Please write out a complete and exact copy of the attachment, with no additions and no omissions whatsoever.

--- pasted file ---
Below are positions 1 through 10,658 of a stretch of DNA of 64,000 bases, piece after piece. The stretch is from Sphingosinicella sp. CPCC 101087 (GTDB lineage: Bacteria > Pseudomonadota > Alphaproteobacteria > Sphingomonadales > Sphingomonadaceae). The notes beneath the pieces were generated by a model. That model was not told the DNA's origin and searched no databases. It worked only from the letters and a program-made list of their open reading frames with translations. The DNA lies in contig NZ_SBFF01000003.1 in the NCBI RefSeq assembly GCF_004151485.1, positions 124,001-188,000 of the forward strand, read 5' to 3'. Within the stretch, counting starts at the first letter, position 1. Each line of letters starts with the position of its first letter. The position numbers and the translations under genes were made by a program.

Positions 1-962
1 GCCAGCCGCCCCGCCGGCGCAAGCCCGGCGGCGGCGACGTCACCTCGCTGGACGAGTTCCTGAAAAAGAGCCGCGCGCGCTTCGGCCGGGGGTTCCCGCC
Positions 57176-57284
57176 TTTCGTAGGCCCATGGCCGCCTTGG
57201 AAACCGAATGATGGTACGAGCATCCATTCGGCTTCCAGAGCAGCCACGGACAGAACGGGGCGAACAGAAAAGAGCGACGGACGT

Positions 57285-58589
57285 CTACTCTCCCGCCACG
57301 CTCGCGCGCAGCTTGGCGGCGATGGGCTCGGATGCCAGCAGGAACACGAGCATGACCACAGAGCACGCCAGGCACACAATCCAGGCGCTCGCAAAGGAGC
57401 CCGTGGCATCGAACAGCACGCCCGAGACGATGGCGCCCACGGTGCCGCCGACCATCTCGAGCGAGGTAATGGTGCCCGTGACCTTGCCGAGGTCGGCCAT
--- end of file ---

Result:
Below are positions 1 through 10,658 of a stretch of DNA of 64,000 bases, piece after piece. The stretch is from Sphingosinicella sp. CPCC 101087 (GTDB lineage: Bacteria > Pseudomonadota > Alphaproteobacteria > Sphingomonadales > Sphingomonadaceae). The notes beneath the pieces were generated by a model. That model was not told the DNA's origin and searched no databases. It worked only from the letters and a program-made list of their open reading frames with translations. The DNA lies in contig NZ_SBFF01000003.1 in the NCBI RefSeq assembly GCF_004151485.1, positions 124,001-188,000 of the forward strand, read 5' to 3'. Within the stretch, counting starts at the first letter, position 1. Each line of letters starts with the position of its first letter. The position numbers and the translations under genes were made by a program.

Positions 1-962
1 GCCAGCCGCCCCGCCGGCGCAAGCCCGGCGGCGGCGACGTCACCTCGCTGGACGAGTTCCTGAAAAAGAGCCGCGCGCGCTTCGGCCGGGGGTTCCCGCC
Positions 57176-57284
57176 TTTCGTAGGCCCATGGCCGCCTTGG
57201 AAACCGAATGATGGTACGAGCATCCATTCGGCTTCCAGAGCAGCCACGGACAGAACGGGGCGAACAGAAAAGAGCGACGGACGT

Positions 57285-58589
57285 CTACTCTCCCGCCACG
57301 CTCGCGCGCAGCTTGGCGGCGATGGGCTCGGATGCCAGCAGGAACACGAGCATGACCACAGAGCACGCCAGGCACACAATCCAGGCGCTCGCAAAGGAGC
57401 CCGTGGCATCGAACAGCACGCCCGAGACGATGGCGCCCACGGTGCCGCCGACCATCTCGAGCGAGGTAATGGTGCCCGTGACCTTGCCGAGGTCGGCCAT